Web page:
How to make a Charcoal Solar oven (Reflector)

How to make a Charcoal Solar oven (Reflector)

Using a Charcoal Reflector Oven, I was able to generate 300-350 degrees using only 4 – 5 charcoal briquettes. I cooked a batch of dinner rolls and cinnamon rolls. It was very efficient
compared to a 12-inch Dutch Oven requiring 24 briquettes to accomplish the same thing.

Here is what you will need:

  • Standard box that holds reams of paper, 10 reams of 8 ½ by 11-inch paper (got
    mine at Office Depot).
  • 2 metal pie plates (to hold the briquettes)
  • Coat hanger used as a cooking rack (I used 4 pop cans)
  • 2 Cooking racks
  • Aluminum Foil

1. Line the box with aluminum foil

Some people use Elmer’s glue to hold it in place. I
used duct tap around the outside of the box. Notice the slit in the side to allow air for the
briquettes. Cover the lid with aluminum foil both inside and out.

2. Cover the lid

Cover the lid with aluminum foil both inside and out

3. Create oven racks

Place the 2 metal pie plates on a cooling rack at the bottom of the box. (I got two
cooling racks at the dollar store for $1.00). You can use anything to raise the pie plates
above the bottom of the box to prevent the bottom of the box from getting too hot

charcoal oven racks

Make a rack to hold your cooking rack. I used 4 pop cans to try it out. Since I know
the oven works, I will use some coat hangers or other wire pushed through the box to
hold up my cooking rack

Light the briquettes in a briquette chimney. When the briquettes are mostly gray
(about 20 min.), place them in the oven, add your food, and cover the box.

How to make a Charcoal Solar oven (Reflector)

Alternatives to Solar Cooking when the Sun isn’t shining

The following is research conducted by Sara McGuire and Prof. Steven E. Jones at BYU
to find an alternative to solar cooking when the sun was not shining:

“The final area I researched was cooking alternatives when the sun is not shining and
solar cookers cannot be used. One option I tested was a charcoal reflector oven. It is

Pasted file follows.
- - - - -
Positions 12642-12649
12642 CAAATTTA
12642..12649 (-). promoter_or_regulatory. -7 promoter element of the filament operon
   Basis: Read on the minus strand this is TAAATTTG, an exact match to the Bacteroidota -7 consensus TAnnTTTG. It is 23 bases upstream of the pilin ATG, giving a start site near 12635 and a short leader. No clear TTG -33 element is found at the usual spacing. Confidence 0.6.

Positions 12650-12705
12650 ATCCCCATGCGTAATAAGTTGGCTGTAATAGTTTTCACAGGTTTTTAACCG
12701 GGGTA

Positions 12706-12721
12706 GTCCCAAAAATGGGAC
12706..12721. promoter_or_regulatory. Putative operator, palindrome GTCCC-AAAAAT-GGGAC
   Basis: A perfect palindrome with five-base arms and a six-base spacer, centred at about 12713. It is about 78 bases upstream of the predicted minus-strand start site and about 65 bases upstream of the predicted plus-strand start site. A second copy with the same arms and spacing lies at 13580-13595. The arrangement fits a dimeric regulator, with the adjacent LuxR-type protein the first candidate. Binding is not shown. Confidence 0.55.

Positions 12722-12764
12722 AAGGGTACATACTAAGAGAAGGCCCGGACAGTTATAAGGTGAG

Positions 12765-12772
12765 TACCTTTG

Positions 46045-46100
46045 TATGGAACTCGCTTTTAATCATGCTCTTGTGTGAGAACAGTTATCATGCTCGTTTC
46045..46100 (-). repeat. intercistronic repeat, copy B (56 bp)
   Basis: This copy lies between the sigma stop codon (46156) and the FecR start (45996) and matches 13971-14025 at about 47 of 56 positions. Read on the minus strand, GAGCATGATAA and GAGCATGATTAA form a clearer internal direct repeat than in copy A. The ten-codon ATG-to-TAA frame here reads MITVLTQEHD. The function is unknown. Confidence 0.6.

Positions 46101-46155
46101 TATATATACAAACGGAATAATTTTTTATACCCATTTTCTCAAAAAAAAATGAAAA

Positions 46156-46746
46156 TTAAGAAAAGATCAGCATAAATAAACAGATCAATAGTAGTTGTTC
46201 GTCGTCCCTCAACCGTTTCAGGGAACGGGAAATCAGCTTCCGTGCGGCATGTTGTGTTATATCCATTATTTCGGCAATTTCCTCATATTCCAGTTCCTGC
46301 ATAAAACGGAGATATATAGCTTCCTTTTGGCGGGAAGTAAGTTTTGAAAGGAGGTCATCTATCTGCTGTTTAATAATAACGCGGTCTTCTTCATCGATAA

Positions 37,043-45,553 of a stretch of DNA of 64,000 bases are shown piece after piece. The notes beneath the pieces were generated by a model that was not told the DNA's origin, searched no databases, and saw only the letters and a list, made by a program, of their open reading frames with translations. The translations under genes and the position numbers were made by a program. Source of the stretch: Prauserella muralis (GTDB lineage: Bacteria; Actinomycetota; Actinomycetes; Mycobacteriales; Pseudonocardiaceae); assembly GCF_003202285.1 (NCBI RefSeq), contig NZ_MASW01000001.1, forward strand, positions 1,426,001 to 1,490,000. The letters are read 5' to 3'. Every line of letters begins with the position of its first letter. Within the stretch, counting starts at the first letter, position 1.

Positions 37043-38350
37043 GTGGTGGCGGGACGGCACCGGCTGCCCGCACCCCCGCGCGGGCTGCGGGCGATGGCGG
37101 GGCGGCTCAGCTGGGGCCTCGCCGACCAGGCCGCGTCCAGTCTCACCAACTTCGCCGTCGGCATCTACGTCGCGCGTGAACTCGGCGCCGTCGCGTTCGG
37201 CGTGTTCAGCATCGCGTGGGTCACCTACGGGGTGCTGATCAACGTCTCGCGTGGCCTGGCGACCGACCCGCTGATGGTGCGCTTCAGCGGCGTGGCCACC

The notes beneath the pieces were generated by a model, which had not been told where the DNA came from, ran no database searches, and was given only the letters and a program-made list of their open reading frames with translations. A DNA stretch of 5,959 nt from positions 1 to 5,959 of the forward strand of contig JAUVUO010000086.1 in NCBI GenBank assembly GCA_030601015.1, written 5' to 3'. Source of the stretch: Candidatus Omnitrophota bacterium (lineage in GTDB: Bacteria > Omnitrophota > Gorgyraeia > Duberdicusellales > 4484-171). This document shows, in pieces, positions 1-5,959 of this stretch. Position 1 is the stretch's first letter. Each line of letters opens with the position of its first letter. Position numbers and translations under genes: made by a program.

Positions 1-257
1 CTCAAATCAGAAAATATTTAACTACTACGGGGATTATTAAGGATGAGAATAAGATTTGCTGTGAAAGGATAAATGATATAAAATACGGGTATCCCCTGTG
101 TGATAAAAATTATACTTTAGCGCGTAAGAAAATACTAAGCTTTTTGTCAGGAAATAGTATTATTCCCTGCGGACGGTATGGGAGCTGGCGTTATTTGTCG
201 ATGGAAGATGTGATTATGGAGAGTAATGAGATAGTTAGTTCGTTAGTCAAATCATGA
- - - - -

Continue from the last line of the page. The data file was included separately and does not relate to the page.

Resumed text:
made out of a cardboard box that has been completely lined with aluminum foil. 

It has two holes (about 1 cm diameter) towards the bottom of the box, on both sides, to provide
the air that is needed for the charcoal to burn. It also has two wires near the top to place a
tray of food on. Finally, there is a metal pie plate at the bottom, which is meant to hold
the burning charcoal.

For my reflector oven tests, I heated 6 charcoal briquettes using a chimney starter. I then
added one charcoal at a time into the box. 

I measured the temperature within the box by placing a temperature probe inside it. I then compared the temperature in the box with the number of briquettes inside it. 

Articles on these ovens have said that each briquette adds 40°F. However, I found that the first briquette adds on average 123 °F/69°C, the second briquette adds 92°F/52°C, the third briquette adds 50 °F/28°C, the fourth briquette adds 36°F/20°C, the fifth briquette adds 30 °F/17°C, and the sixth briquette adds 20 °F/11°C. So as briquettes are added the amount that the temperature increases tends to fall off. 

The first two briquettes by far contribute the most heat. I also conducted two other tests to see how well the charcoal reflector oven functions. First, I tested to see how fast it heats up. I placed four charcoal briquettes, which had already been heated for 20 minutes following lighting, into the charcoal oven. I then measured the time it took for the oven to reach its maximum temperature. I found that it took only 10 minutes for the charcoal reflector oven to heat up. The second test I performed was to see how well the charcoal reflector oven maintains its

I conducted my test using four charcoal briquettes. I then measured the decrease in temperature over a three-hour time period. I found that the temperature inside the oven decreased by over 100 ° F/60°C after one hour, more than 150°F/90°C after two
hours, and over 200 ° F/120°C in three hours. With a blanket on top of the box-oven, the
cooling rate would be less.” Solar Cookers and Other Cooking Alternatives.”


I hope you found this helpful. Remember, adding insulation around the box can help improve heat retention and efficiency. You can use materials like foam, newspaper, or reflective blankets to insulate the sides and the bottom of the box.

Be sure to exercise caution when handling hot surfaces and fire, and always follow proper safety procedures when using open flames.

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